Prime Minister cautions against putting products of science to illiberal uses
Prime Minister Manmohan Singh on Monday cautioned the nation against tendencies of putting the products of science to illiberal uses.
Inaugurating the 98th Indian Science Congress at Kattankulathur, about 40 km from here, Dr. Singh pointed out that science had made strides even in societies that were neither modern nor liberal, and the products of science had been put to illiberal uses.
Describing himself as one belonging to a generation that worried about the links between science and society, Dr. Singh said the people had believed that scientific temper would help India make the transition from a traditional to a modern society.
“We saw the development of science as intrinsic to the advancement of modernism, pluralism and liberalism,” he said.
Science and ethics
Dr. Singh gave examples of how scientific knowledge was applied for destructive purposes — such as experiments in eugenics in Nazi Germany and the use of poison gas in wars — as well as for constructive purposes such as the breeding of new crop varieties and the advancement of agro-chemicals and pharmaceuticals.
The examples illustrated why the application of scientific knowledge to human and social development must be value-based, even though science itself might be value-neutral.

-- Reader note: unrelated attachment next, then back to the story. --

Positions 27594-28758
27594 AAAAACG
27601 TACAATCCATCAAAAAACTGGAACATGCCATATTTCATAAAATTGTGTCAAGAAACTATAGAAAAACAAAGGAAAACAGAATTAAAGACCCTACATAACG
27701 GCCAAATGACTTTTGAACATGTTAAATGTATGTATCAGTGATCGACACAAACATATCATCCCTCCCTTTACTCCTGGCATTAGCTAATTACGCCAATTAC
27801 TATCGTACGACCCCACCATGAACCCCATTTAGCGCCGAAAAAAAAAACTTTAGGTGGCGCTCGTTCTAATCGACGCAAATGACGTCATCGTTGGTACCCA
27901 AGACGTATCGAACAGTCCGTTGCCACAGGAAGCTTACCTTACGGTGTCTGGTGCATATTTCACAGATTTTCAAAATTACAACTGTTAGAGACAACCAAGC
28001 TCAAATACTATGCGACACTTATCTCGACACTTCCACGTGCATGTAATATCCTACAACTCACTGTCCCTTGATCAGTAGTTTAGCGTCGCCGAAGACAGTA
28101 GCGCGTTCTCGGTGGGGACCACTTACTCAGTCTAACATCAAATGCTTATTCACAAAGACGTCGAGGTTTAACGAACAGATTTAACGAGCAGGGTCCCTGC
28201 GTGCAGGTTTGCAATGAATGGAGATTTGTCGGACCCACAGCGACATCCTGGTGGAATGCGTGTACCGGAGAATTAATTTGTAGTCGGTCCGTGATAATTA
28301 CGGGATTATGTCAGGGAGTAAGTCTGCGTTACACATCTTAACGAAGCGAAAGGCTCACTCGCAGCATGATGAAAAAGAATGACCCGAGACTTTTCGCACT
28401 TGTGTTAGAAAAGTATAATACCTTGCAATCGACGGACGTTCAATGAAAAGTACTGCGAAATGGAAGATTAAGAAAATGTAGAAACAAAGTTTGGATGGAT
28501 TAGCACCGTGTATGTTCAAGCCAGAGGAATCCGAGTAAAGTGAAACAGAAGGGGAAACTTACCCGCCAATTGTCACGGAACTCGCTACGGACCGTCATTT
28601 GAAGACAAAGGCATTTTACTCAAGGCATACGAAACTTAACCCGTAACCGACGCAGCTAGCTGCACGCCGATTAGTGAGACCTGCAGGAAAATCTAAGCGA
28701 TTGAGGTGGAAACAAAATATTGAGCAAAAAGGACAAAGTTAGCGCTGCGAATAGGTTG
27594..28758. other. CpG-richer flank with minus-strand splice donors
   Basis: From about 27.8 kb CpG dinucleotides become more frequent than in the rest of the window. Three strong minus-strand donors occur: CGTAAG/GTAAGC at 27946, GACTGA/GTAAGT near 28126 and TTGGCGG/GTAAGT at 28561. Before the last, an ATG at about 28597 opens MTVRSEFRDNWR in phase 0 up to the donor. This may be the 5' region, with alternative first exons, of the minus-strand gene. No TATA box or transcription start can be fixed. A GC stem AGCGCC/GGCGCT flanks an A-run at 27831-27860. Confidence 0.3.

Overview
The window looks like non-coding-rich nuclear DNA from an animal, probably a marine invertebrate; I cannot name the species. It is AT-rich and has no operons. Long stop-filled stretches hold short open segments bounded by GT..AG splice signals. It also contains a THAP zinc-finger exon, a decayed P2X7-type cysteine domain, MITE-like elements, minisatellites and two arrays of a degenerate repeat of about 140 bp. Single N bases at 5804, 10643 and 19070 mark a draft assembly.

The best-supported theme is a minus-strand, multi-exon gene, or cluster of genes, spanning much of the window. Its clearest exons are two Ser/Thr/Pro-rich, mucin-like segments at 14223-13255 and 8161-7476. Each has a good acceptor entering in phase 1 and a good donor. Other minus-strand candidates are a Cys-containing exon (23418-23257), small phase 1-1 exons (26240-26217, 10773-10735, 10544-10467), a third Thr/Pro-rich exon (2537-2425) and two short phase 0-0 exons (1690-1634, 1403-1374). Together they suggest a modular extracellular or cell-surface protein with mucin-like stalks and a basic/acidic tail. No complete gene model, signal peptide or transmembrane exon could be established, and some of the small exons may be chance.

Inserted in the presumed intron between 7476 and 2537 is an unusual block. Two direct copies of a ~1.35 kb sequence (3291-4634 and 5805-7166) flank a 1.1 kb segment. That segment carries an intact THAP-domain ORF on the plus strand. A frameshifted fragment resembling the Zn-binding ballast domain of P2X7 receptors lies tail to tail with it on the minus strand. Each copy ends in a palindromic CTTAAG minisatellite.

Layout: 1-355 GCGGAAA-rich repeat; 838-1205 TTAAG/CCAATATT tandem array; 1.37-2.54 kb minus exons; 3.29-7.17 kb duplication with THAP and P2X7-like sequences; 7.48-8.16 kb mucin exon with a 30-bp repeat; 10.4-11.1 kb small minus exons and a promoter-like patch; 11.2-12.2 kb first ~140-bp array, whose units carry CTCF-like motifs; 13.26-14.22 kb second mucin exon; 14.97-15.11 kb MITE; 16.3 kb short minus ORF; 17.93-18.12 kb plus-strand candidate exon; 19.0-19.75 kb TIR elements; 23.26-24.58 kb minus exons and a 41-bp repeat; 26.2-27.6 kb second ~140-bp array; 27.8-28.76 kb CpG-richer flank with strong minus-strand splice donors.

Referring to modern developments in bio-sciences, Dr. Singh said that though the capacity was being acquired to manipulate the human genome, an ethical framework had not yet been developed to define red lines.
Posing a set of questions to scientists, Dr. Singh asked: “Should they develop a code of conduct that defines the limits within which they will work on the application of their discoveries? Should there be a collegial process for deciding difficult cases?”
‘Attract more youth'
Addressing the audience — which included Ministers of Union and State governments and eminent scientists — the Prime Minister urged the Union Ministries of Human Resource Development and of Science and Technology to jointly mount efforts to attract more young people to the study of science. He referred to the report submitted by the Prime Minister's Science Advisory Council in August 2010.
Quoting from the report, Dr. Singh said that most instruments now available in the country, using the principle of the Raman Effect, were imported.
He said; “This is not an isolated example. Many of our outstanding scientific discoveries have been converted into marketable products by technologists and firms abroad. Why is the translation of good science and research into products so weak in our country? How do we strengthen the link between universities, research laboratories and industry?”
Dr. Singh presented awards of the Indian Science Congress Association (ICSA) to 26 persons, including five Nobel laureates — Martin Chalfie, R. Timothy Hunt, Thomas Steitz, Venkatraman Ramakrishnan, and Ada E. Yonath.
Human Resource Development and Communications Minister Kapil Sibal said India should broaden its skills base beyond a few centres of excellence and foster innovation on a national scale to continue its climb on the global technology ladder.
Stressing the need for creating and enhancing the nation's competitive edge, Mr. Sibal said that for this to happen, quality and merit-based education for the entire population was a must.
Tamil Nadu Deputy Chief Minister M.K. Stalin said there was an increasing tendency among students to shy away from pursuing mathematics and science due to lack of employment opportunities. He called for enlarging career opportunities in private and public research and development institutions as well as in universities.